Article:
Well, isn't that actually what UAC is for? Prevent software to do something, if the user doesn't want it to do.
What is User Account Control?
User Account Control (UAC) is a security component that enables users
to perform common tasks as non-administrators (called standard users
in Windows Vista), and as administrators without having to switch
users, log off, or use Run As. User accounts that are members of the
local Administrators group run most applications as a standard user.
By separating user and administrator functions, UAC helps users move
toward using standard user rights by default.
When an administrator logs on to a computer that is running Windows 7
or Windows Vista, the user is assigned two separate access tokens.
Access tokens, which contain a user's group membership and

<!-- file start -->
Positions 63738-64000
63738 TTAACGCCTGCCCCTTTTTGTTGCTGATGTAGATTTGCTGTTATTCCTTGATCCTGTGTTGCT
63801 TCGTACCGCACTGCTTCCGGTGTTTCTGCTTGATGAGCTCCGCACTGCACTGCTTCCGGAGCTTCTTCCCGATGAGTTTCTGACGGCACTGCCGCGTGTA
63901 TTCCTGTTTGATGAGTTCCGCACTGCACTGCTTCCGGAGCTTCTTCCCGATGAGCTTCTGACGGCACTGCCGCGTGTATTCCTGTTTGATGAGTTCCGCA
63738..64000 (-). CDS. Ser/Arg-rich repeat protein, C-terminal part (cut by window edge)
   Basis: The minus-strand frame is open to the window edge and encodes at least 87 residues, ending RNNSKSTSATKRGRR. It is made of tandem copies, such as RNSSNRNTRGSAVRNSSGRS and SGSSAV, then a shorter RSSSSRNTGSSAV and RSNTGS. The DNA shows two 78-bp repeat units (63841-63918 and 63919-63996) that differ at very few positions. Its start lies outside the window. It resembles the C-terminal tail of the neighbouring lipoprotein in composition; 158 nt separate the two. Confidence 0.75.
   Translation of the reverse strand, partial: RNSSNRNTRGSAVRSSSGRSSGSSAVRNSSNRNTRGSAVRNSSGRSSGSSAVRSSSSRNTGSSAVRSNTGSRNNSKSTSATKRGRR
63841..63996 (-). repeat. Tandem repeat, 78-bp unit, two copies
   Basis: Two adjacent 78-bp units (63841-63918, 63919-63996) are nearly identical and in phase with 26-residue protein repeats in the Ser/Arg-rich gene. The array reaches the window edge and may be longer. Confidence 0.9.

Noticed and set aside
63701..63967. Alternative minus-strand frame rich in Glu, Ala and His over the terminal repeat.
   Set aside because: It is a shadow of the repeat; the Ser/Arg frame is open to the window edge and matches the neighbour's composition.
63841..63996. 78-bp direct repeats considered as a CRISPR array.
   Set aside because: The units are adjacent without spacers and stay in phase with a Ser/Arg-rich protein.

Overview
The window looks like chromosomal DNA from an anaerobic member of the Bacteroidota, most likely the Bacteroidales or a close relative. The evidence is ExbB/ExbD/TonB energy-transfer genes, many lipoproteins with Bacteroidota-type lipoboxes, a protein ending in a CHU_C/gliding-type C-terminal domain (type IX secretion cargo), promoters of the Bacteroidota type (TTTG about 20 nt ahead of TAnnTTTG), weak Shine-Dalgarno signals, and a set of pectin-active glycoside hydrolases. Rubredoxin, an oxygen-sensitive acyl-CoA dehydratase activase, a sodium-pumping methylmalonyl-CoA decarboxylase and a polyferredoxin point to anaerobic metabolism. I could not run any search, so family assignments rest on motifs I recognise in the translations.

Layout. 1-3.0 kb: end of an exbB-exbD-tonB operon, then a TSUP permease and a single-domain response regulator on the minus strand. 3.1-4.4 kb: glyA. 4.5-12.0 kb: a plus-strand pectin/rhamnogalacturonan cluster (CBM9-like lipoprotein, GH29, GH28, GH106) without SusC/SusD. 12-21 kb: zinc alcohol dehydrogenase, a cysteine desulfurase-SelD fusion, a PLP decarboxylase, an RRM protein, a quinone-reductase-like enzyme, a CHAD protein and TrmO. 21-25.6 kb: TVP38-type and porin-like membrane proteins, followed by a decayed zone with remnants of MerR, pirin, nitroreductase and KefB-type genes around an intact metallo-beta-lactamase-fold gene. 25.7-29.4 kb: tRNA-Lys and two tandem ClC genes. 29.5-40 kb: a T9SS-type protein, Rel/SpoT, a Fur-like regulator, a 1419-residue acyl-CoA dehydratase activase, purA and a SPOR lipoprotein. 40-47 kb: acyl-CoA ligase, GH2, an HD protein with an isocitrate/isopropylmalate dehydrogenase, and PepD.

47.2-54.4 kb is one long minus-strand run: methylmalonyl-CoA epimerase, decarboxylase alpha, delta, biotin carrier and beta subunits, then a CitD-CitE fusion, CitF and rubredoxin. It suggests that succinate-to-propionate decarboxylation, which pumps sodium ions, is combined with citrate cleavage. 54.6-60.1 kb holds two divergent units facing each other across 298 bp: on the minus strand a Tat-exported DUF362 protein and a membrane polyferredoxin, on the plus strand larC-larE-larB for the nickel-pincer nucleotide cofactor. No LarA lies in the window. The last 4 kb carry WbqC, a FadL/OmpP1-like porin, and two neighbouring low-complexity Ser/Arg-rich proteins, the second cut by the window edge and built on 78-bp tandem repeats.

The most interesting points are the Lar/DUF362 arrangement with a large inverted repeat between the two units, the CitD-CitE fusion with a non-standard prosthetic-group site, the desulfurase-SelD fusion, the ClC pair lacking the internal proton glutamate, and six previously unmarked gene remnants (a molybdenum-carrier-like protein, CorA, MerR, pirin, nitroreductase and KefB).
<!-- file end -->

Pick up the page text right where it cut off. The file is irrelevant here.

authorization and access control data, are used by the Windows
operating system to control what resources and tasks the user can
access. The access control model in earlier Windows operating systems
did not include any failsafe checks to ensure that users truly wanted
to perform a task that required their administrative access token. As
a result, malicious software could install on users' computers without
notifying the users. (This is sometimes referred to as a "silent"
So I see two solutions for your problem, depending on the number of computers you need to load with software:
- Tell your people, that there will be a software installation and that they should accept it.
- If there are too many people/PCs to control, then install some kind of software deployment.